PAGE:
First Stop: Oslo, Norway

My walking tour around Oslo included stops at an old hilltop fortress (excellent views of Oslo’s harbor), the Nobel Peace Center (a museum worth a visit but assuredly either boring or inappropriate for young children, depending on its temporary exhibit topics), and the Royal Palace (I have seen stoic guards in palaces around Europe, and those posted here are just as neat as the others). I was hoping for a visit to the Viking Ship Museum and the Edward Munch art museum, but those items will have to await another visit.

The Nobel Peace Center had a touching display on the ground floor focused on refugees from Syria’s 5+ year civil war and a profoundly interesting exhibit on the first floor that documented the most recent Nobel laureate’s work to promote peace between the Colombian government/people and the FARC revolutionary forces. So many political, economic, and demographic forces have come together to magnify generations of violence and violent reprisals… oh, and cocaine. It’s the only viable cash crop, according to the (biased?) cocaine producers in Columbia. No surprise, as I’m sure other viable crops have by this point been selected out of production and dropped out of the marketplace almost entirely. But the revolution isn’t about cocaine – that’s just an interesting side story. The revolution has been between what had been right-wing government and left-wing revolutionaries in the 60s and 70s carried through to the 2010s. A little piece of the American-USSR Cold War that didn’t end with the end of that conflict… Funny how the wars we pay for or begin ourselves sometimes outlast our interest in those wars. In any case, the president of Columbia, Juan Manuel Santos has managed to tow the line between right- and left-wing politics, emphasizing help for the poorest Colombians and the peace process with FARC banditos and revolutionaries. He’s quite a character and the recipient of the 2016 Peace Prize. The exhibit on his efforts included photographic and video presentations and is worth seeing.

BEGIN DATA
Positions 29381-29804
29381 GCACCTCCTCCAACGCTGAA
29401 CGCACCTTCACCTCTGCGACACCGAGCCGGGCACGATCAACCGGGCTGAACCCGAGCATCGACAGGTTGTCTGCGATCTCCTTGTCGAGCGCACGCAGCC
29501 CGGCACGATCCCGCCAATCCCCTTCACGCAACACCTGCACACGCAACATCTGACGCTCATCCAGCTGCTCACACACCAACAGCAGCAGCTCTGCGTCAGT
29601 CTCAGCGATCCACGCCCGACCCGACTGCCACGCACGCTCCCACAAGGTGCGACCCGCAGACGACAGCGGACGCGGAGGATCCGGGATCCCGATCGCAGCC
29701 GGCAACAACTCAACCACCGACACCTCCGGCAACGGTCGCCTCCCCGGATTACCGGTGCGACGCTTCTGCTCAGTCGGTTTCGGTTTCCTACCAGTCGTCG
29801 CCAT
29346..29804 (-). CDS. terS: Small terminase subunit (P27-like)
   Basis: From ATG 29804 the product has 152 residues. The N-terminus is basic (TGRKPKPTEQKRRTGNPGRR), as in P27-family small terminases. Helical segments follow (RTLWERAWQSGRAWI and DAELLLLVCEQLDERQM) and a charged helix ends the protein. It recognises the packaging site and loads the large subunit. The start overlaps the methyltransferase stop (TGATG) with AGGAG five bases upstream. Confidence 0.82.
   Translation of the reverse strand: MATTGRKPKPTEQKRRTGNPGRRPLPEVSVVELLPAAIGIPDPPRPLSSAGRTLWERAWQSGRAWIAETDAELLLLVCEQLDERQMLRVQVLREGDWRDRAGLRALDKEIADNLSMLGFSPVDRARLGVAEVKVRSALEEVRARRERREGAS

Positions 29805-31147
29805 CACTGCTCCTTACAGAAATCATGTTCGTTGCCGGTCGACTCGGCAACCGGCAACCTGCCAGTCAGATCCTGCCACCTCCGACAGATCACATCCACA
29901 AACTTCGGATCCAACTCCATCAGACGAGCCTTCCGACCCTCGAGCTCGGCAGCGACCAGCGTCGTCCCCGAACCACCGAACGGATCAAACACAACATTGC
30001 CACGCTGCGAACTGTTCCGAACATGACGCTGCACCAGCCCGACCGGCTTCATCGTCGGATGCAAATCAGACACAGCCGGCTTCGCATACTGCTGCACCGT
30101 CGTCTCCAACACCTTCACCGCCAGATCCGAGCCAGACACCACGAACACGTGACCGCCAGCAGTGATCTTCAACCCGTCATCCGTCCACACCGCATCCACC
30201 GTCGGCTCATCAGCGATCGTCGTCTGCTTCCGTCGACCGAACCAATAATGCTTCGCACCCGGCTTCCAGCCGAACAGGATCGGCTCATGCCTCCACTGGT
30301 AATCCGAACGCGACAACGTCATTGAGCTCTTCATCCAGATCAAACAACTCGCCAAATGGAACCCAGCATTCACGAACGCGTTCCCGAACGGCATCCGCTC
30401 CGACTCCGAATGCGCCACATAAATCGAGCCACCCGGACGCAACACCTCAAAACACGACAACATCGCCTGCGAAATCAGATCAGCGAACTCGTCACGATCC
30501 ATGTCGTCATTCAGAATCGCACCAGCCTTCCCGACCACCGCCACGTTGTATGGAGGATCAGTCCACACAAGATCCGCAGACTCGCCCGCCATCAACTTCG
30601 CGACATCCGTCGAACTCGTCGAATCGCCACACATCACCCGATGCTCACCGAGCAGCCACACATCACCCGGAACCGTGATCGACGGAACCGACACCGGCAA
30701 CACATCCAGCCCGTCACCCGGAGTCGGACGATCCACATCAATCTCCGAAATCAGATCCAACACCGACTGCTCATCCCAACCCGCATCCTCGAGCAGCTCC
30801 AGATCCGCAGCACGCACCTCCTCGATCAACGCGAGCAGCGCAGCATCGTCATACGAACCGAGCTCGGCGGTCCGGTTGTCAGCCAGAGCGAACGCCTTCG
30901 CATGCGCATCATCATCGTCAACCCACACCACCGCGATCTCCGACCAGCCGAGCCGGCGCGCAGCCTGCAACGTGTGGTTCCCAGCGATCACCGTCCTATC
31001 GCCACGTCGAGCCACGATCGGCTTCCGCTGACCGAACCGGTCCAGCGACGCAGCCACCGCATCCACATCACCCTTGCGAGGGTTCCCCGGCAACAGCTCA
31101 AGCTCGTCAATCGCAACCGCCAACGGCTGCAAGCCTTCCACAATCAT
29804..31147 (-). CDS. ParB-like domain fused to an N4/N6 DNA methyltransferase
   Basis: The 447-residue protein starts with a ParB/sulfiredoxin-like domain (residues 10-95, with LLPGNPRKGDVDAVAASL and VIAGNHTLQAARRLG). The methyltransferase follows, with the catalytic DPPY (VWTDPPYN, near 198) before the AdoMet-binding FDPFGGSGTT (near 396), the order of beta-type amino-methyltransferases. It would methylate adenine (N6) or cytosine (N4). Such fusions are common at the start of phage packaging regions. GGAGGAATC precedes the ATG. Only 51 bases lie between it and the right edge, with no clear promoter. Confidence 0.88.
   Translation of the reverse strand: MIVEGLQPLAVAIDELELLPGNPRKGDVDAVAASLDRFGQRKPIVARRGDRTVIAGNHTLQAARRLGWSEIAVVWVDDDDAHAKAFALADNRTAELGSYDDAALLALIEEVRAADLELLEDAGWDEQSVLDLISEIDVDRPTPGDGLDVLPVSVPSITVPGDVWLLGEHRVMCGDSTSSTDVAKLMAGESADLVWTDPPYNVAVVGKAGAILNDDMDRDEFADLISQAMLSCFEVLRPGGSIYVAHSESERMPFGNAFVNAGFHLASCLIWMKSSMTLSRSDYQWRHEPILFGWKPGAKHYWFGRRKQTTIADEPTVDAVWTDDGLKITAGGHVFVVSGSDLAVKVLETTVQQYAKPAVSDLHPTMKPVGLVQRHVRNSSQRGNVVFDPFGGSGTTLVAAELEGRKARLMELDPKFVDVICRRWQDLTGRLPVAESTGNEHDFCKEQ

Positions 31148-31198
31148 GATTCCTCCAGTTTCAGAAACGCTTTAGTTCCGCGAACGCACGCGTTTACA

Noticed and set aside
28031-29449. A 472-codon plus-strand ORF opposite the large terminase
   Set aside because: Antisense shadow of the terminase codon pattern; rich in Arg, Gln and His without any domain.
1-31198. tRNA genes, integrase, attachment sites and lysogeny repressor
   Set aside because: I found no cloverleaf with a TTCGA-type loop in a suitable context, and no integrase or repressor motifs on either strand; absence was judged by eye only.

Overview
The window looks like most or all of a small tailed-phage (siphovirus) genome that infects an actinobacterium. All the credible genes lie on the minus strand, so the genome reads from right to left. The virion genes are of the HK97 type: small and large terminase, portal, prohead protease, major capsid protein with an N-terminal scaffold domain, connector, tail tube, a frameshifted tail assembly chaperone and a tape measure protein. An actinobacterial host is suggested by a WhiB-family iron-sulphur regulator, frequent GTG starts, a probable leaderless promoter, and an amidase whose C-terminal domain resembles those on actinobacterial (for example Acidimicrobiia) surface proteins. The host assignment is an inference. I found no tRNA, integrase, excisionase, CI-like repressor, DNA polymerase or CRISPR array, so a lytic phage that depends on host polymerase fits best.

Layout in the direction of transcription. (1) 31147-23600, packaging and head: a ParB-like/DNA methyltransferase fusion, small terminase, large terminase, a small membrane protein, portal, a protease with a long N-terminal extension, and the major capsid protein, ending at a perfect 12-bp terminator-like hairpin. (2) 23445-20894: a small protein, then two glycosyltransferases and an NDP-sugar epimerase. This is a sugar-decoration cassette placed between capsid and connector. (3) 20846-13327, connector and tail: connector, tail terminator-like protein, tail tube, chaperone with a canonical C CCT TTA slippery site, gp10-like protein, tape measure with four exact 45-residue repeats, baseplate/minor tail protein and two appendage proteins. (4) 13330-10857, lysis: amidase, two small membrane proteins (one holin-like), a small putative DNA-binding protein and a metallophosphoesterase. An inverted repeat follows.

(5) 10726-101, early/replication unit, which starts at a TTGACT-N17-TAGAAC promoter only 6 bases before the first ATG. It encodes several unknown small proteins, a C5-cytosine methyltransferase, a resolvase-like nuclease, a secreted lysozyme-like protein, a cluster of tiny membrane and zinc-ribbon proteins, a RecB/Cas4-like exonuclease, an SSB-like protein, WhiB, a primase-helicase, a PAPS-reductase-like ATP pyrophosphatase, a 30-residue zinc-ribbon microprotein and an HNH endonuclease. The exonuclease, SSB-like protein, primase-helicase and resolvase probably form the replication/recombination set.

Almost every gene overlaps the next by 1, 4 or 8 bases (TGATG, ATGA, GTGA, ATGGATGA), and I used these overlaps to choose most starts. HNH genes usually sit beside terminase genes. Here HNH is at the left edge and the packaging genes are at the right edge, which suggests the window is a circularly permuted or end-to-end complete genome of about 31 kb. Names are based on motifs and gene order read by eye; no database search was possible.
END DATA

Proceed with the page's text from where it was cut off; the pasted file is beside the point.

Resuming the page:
The trouble is that on the first day or two of a long trip to Europe, I’m not exactly at the top of my travel game. I slept 17 hours after holding back as long as I could (I slept less than an hour on the redeye over from JFK airport) and then found myself awake until 5am on night two. The unexpected bonus was an interesting experience: the sun set, I suppose, but it never got very dark.

I don’t mind visiting a place only to miss out on key objectives: this only provides reasons to add to my list supporting a return visit. Norway is one of those places (also on the list: Brussels, Wurzburg).

Remember, you can always find this summer’s posts on this page, and don’t hesitate to click around to the rest of my site!

About Steve Capone

Interested in Domestic and Foreign Policy, Ethics, and Political Thought. One-time adjunct instructor and current full-time educator of small humans. Europhile, historophile, & bibliophile. M.S. Philosophy (Univ. of Utah 2013) M.A. Humanities (Univ. of Chicago 2007)
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